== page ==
Creating the Collaborative Travel Revolution

Airbnb: “We connect people who have something in common”

09/02/2015 Barcelona


Sharing Not Owning

Jeroen Merchiers, General Manager for North, East and South Europe and Russia at Airbnb, shares the inside track on how his company is part of a revolution in consumership and the impact that the sharing economy continues to have.
Jeroen Merchiers, CEO of Airbnb in Northern, Southern and Eastern Europe and Russia: “We moved from the philosophy of ownership to the philosophy of ‘I don’t need my own car.’” / Photo: Archive

Spending the night in a castle or a five-star apartment with views were once exclusive luxuries that are now within the reach of people on a budget. This is the promise of Airbnb – a notable success story of the collaborative economy.

General Manager, Jeroen Merchiers (EMBA '09) who runs operations in Northern, Southern and Eastern Europe and Russia, met with EMBA alumni in Barcelona this week to share the inside track on Airbnb’s success.

A graduate of the IESE EMBA, Merchier’s online career began in Groupalia before he made the leap to Airbnb. The company was founded in 2008 by Brian Chesky and Joe Gebbia. A popular conference in San Francisco meant that the city’s hotels were fully booked. Chesky and Gebbia posted an online offered their apartment to attendees seeking somewhere to stay. The positive response they received led them to create a online community geared toward putting people from around the world in contact with each other. The key to their success, said Merchier, was the "variety of accommodation available and the convenience of online booking."

A New Model of Consumption

The business model of Airbnb is based on collaborative consumption. "We moved from the philosophy of ownership to the philosophy of ‘I don’t need my own car.’ We want to be active participants in this kind of consumption," explained Merchiers. The Airbnb user is someone who embraces this lifestyle and seeks unique experiences through specific kinds of accommodation. "Airbnb connects people who have something in common." This makes it more comfortable for users to cross the ‘red line’ of opening their homes to strangers.

Building Trust Through Transparency

The Airbnb website doesn’t host advertising but instead takes a commission on each transaction. "We earn three percent from the host and between six and 12 percent from the guest. We don’t charge for trying the application or for posting ads." To guarantee both the transparency and the security of payments, all transactions are carried out online. Airbnb has so far carried out more than 25 million transactions and has become an important new source of income for people who open their homes to travelers.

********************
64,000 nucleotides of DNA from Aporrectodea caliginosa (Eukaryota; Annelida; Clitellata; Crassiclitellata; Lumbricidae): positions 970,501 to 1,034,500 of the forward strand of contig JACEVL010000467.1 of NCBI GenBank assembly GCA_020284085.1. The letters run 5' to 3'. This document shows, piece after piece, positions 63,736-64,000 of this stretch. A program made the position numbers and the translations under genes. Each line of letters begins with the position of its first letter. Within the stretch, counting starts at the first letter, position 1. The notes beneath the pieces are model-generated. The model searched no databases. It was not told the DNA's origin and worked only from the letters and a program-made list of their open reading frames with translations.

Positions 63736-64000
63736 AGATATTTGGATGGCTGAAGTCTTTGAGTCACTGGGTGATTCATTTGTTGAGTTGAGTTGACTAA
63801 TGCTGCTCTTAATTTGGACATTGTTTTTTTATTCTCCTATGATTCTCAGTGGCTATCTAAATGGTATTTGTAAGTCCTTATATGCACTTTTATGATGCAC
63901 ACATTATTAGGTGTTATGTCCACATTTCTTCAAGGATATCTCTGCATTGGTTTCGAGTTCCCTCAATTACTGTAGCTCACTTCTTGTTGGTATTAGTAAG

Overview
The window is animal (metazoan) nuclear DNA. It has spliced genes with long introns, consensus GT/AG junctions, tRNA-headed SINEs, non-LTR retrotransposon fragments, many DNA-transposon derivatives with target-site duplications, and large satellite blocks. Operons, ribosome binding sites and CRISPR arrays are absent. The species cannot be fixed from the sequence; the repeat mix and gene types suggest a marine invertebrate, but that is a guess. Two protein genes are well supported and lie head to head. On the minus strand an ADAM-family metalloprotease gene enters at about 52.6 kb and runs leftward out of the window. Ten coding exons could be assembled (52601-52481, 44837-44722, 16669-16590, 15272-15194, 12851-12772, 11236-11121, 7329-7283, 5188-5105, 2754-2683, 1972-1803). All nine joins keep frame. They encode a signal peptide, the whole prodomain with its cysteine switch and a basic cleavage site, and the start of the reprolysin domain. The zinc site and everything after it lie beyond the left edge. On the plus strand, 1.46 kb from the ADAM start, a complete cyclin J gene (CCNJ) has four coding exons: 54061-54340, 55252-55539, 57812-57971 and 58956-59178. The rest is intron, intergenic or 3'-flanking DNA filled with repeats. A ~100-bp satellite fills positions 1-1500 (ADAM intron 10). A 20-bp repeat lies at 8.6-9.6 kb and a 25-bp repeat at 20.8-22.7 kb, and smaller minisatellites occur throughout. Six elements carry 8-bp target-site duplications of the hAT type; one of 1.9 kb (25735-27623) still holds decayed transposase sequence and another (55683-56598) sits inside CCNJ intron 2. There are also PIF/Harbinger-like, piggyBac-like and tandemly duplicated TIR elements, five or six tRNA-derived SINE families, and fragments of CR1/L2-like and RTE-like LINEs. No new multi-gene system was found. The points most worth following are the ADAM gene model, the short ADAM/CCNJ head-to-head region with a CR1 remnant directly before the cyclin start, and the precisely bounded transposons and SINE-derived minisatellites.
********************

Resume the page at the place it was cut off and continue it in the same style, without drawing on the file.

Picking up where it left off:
The popularity of the company, says Merchiers, stems from a combination of the human touch – because the site’s users are also connected in real life – and safe, reliable technology.

A Self-Regulating Community

Another strength of Airbnb is its community of users who collaborate to maintain security and control quality. This kind of cooperation, says Merchiers, makes it possible to detect abuses and eliminate them. "Our starting premise is that people are good. But we are proactive in eliminating the occasional bad apple."

In order to become part of the Airbnb community, members have to give their names and link their account to a social networking site, which makes it easier to to identify them and avoid "irregularities," says Merchiers.

"Personal opinion is very important when it comes to evaluating accommodation." Airbnb has, however, resisted calls to establish a fixed set of standards because it considers that the user experience would "lose its charm."

Dialog with Government

But it’s not all plain sailing. Like other collaborative businesses, Airbnb has had adapt to regulations that could threaten its sustainability. The Uber example, which has made headlines recently, illustrates the need to balance services against the different laws in distinct countries.

Uber, which connects drivers of private vehicles with passengers seeking transport, has been met with fierce opposition from the taxi industry.

In Spain, Airbnb has had to navigate 17 different sets of regulations, one per autonomous community, since coming to the country in 2012. "It’s important to establish a dialog. We don’t ask for permission, but we do announce our presence," said Merchiers. Airbnb is confident that regulations won’t be a problem for its expansion, since its business model still isn’t covered by the current legal system.

For more on the sharing economy, read IESE Prof. Pedro Videla’s blog post on collaborative consumption, "The Sharing Economy: An Ocean of Unconscious Cooperation".